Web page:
the other; the Christian and the Jew. They form the main motifs and weave the whole moral fabric of the play. Nowhere are these motifs more dramatically demonstrated than in the two episodes of Jessica’s conversion to Christianity and betrayal of
Postfeminist Rhetoric in Christian At-Home Daughterhood Texts
-at-home daughter camp hashed out the piece as did online news outlets like Jezebel and the websites for Christianity Today and Time magazine ( Adams 2010 ; Prior 2010 ; Stein 2010 ). The tone of author Gina McGalliard’s original piece framed at
JCM 2015, Wuppertal
Mark L. Solomon
escaping the crushing solidarity of Jewish exclusivity, I was aware that Christianity had its own problematic history of exclusivism – extra ecclesiam nulla salus , ‘no salvation outside the Church’ – but I was comforted by Pope Pius IX’s teaching about
Reading into Othello’s Indian/Iudean Crux in the First Hebrew Translation
The 1870s mark the first translations of complete Shakespeare plays into Hebrew: Ithiel ha-Kushi mi-Vineẓya (Othello , 1874) and Ram ve-Yaʿel (Romeo and Juliet , 1878). These translations, by the Jewish convert to Christianity Isaac Edward
Mariske Westendorp, Bruno Reinhardt, Reinaldo L. Román, Jon Bialecki, Alexander Agadjanian, Karen Lauterbach, Juan Javier Rivera Andía, Kate Yanina DeConinck, Jack Hunter, Ioannis Kyriakakis, Magdalena Crăciun, Roger Canals, Cristina Rocha, Khyati Tripathi, Dafne Accoroni, and George Wu Bayuga
another materialized. In an indirect way, it shows the global nature of Christianity. More information on these sites can be found in the section entitled “Tours.” Here, narrative descriptions of visits to different sites are presented, together with
Holger Jebens, Pathways to heaven: Contesting mainline and fundamentalist Christianity in Papua New Guinea. Oxford and New York: Berghahn Books, 2005, 256 pp., ISBN 1-84545-005-1 (hardback).
James Leach, Creative land: Place and procreation on the Rai Coast of Papua New Guinea. Oxford and New York: Berghahn Books, 2004, 256 pp., ISBN 1-57181-693-3 (paperback).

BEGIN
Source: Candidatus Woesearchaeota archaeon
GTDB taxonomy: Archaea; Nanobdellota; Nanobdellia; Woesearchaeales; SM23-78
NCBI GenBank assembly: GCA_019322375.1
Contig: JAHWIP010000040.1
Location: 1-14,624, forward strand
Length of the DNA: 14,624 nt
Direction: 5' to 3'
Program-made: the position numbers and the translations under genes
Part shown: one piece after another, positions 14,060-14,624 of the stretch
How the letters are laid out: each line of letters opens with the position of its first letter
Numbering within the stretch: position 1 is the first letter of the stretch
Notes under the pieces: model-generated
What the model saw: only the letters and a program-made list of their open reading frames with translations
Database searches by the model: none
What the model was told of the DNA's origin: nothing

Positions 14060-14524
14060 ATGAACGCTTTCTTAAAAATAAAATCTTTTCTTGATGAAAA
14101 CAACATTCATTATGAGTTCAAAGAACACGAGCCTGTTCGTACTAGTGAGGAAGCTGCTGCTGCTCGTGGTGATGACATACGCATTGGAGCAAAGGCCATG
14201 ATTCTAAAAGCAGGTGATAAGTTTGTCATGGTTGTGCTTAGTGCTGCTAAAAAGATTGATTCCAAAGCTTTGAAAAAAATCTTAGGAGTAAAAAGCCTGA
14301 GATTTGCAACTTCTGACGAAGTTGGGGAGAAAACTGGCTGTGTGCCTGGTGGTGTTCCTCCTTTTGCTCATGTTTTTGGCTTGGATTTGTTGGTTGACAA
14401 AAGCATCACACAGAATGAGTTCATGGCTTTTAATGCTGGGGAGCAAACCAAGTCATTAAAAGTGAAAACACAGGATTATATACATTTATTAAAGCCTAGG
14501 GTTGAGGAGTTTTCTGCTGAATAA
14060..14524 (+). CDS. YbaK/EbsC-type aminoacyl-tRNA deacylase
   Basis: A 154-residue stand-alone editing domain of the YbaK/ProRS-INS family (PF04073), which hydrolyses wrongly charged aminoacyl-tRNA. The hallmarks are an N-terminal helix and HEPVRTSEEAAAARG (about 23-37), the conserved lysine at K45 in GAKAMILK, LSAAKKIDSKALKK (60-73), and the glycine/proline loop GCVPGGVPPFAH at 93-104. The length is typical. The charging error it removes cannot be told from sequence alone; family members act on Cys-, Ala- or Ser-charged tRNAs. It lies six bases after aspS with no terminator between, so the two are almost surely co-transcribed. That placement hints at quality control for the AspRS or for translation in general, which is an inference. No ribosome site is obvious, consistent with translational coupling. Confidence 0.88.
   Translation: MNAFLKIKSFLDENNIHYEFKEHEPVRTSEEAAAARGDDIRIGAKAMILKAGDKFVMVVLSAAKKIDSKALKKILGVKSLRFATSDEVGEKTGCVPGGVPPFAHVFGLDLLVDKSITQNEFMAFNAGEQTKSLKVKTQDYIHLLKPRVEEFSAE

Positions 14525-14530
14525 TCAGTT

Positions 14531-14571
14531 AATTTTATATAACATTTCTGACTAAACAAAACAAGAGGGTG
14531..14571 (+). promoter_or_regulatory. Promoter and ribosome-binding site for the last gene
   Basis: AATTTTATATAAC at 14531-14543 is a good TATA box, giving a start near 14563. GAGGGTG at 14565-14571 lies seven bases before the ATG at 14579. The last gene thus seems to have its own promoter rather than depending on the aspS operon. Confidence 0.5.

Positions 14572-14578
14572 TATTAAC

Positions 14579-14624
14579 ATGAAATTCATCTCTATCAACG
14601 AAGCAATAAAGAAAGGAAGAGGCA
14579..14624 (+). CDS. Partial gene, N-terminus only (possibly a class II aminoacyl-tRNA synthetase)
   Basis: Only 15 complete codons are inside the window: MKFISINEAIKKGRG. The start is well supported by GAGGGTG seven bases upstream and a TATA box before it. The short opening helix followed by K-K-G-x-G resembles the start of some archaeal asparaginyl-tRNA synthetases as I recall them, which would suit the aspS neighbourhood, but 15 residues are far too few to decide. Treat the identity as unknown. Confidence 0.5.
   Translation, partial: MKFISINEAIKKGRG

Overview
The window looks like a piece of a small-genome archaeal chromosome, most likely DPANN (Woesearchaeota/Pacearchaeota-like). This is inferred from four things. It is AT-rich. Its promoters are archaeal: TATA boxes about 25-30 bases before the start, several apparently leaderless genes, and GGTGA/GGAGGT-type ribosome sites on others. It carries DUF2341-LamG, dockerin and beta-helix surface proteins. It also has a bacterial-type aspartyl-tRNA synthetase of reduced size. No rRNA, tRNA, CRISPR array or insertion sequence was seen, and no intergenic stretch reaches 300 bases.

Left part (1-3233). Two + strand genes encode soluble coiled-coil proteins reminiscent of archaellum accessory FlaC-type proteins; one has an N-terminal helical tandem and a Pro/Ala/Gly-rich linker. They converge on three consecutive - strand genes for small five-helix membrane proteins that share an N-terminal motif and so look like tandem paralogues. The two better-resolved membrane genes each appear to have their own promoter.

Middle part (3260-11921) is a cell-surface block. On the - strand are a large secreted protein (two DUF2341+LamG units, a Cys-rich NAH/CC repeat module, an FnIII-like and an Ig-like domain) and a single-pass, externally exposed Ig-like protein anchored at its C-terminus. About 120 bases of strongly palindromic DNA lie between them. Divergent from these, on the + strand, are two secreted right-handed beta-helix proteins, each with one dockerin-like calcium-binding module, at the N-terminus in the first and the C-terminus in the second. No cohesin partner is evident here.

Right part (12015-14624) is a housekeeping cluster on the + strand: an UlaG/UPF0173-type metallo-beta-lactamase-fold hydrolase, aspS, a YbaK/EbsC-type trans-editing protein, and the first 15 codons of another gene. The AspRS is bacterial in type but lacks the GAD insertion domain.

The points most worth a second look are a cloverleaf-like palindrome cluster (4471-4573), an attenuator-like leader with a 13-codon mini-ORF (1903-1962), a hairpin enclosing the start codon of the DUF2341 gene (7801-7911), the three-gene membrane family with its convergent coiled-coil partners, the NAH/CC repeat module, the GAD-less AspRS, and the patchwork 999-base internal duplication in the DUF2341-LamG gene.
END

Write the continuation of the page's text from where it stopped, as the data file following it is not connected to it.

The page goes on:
Whereas the word is that the congregations of the official Protestant Churches and the Catholic Church are shrinking and few people take part in the services, a clear increase can be seen in the area of popular esotericism and spirituality. In the double sense, the question arises here as to the relationship of 'word' and 'deed'. How do our traditions respond to the challenge to our ability to act in relation to the individual's search for spirituality and to responsibility for society? Anthropological ways of seeing modernity, secularisation and Christianity (1) indicate theories regarding developments in religion and Christianity, and these are illustrated by empirical examples of a spiritual society (2). This is discussed in terms of what it can mean to take on responsibility (3), and what the relationship is between this and piety's end in itself.
Creed and Cognition in the Fourth Century
Combining history, theology, and the cognitive study of religion, this article offers a new interpretation of the origins and purpose of the fourth-century Trinitarian theology known as Homoianism, suggesting that it aimed to create an “entry-level“ Christianity as a first step in gradually easing polytheists into Christianity. It highlights the polemical nature of Homoianism's characterization as “Arianism,“ and examines the beliefs of Homoianism's proponents, including those of Ulfila, the “apostle of the Goths.“ This article suggests that the Homoian view of the Trinity attempted to map non-Christian intuitions of divinity onto the Christian doctrine of God. It points to Homoianism's Western origins on the Roman Empire's strategically important Danubian frontier, arguing that a Homoian creed should be seen not only in the wider context of the “Arian Controversy,“ but also as part of attempts to ensure the peaceful Romanization of the Goths.
John Rayner had warm memories of the Christians he met when he first came to England and had a positive attitude to Christianity. Nevertheless, he believed that the Christian dispensation in Europe had broken down for good, that there were elements in Christianity unbelievable to modern people and that liberal Judaism could play a key role in building a new moral and spiritual foundation. Dialogue with Christians was an important part of his ministry. This was characterised by his unfailing courtesy and integrity. This integrity enabled him to transcend all personal considerations to focus on the issue in hand and to speak plain truths as he saw them, both to Christians and his fellow Jews.
As Christina Howells notes in ‘Sartre and Negative Theology’, it is easily assumed that Sartre was ‘a God-haunted or Spirit-haunted atheist, one haunted if not by the god of Christianity then at least by the god of idealism’.1 Sartre himself, as the above epigraph suggests, was all too aware of the spectre of idealism that haunted—or better, tainted—his early philosophical endeavours.